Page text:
I was almost shocked by how much I liked this book. A story about a junior high school kid who wears thick glasses and plays soccer? But of course it’s so much more than that. It’s such a big, interwoven story, and both the immediate plot elements and the secret history that Paul is only
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beginning to remember are incredibly strong and interesting and engaging. It’s dark in a lot of ways, too, but there’s enough humor and heartwarming moments to balance out the darker aspects and prevent it from becoming bleak. I’m so glad this novel was brought to my attention through all the positive comments on the student forum; I would probably not have ever picked it up on my own, based on just the cover and jacket copy.
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LibraryThing member kuasso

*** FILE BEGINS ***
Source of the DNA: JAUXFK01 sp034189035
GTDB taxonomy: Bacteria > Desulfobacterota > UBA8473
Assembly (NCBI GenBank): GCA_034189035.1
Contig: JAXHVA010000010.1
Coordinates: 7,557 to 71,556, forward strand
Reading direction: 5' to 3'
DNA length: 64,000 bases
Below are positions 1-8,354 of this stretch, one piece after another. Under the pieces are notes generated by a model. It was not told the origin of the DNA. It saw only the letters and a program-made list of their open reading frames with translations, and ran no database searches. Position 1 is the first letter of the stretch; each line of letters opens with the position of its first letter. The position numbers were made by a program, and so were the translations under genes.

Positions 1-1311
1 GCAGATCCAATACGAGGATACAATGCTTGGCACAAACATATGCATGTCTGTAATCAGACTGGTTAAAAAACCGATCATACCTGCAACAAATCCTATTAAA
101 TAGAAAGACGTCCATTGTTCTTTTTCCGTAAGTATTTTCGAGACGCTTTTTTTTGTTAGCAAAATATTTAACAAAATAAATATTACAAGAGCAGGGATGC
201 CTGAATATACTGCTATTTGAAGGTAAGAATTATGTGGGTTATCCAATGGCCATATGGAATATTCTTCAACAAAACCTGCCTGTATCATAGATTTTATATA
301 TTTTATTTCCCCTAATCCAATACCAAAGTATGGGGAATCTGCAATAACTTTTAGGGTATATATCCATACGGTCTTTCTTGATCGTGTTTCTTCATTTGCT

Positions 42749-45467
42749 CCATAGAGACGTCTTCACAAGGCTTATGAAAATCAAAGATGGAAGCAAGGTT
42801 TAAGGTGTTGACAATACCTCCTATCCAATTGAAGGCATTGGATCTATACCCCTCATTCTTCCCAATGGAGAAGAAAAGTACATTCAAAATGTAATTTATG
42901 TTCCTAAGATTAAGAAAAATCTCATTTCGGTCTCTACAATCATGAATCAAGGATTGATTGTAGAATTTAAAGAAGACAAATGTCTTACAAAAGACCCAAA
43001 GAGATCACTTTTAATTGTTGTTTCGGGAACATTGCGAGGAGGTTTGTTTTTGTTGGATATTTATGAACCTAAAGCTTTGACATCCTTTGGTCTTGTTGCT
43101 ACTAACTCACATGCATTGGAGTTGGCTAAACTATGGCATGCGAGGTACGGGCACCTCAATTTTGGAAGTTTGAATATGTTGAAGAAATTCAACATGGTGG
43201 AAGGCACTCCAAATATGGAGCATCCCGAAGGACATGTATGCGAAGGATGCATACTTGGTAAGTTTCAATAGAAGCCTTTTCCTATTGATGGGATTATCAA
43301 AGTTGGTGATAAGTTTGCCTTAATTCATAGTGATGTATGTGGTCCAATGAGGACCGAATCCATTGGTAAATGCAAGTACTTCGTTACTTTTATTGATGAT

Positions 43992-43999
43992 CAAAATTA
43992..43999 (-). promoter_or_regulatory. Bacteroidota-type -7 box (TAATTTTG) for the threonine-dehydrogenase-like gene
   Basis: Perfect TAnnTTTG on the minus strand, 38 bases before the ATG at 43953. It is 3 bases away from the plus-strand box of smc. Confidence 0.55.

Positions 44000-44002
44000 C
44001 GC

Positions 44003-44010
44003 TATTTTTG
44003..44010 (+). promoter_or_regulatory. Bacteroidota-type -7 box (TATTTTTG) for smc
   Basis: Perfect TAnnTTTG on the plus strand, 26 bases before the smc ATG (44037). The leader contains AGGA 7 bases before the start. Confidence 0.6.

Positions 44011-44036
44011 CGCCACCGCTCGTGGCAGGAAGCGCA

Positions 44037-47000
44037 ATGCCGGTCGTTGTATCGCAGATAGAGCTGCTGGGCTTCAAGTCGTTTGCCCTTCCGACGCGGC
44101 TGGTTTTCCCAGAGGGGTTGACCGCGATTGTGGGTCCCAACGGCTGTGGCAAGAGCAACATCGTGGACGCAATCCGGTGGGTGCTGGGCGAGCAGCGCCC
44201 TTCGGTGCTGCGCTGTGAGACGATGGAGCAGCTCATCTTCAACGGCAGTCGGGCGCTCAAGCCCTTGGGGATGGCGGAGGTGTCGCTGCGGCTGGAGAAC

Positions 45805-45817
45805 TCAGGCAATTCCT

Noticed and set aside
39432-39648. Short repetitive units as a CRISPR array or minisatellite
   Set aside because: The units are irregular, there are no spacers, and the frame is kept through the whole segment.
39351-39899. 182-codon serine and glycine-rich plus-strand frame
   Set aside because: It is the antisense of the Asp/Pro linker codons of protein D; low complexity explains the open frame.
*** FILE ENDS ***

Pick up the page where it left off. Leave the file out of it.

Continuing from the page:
The way Edward Bloor draws things out in Tangerine has a kind of dark beauty to it. I loved the twists in the storyline, the gradual revelations of aspects of the character's lives and the strange closeness it managed to hit to my heart.

As with the few Edward Bloor books I've read so far, the nice
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difference is that the book doesn't have the typical boy-girl relationship. Once in a while, works like this are good for clearing your mind of all that sappy clutter.
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LibraryThing member lcherylc
Paul Fisher, a legally blind soccer goalie, moves to Tangerine, Florida. His brother, Erik, is the all-star football kicker, who is adored by his father. Paul struggles to gain acceptance from his family (his Dad) and friends. He discovers that there are hidden secrets regarding him and his family.
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This is my favorite book to recommend to 5th graders who love suspenseful endings.
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LibraryThing member CeridwynR
For a book about a teenage boy who is totally into soccer and living in Florida I really enjoyed this. I've been trying to figure out why. The characters are likeable, but not particularly special, the mystery isn't particularly mysterious and the character dynamics leave most of the characters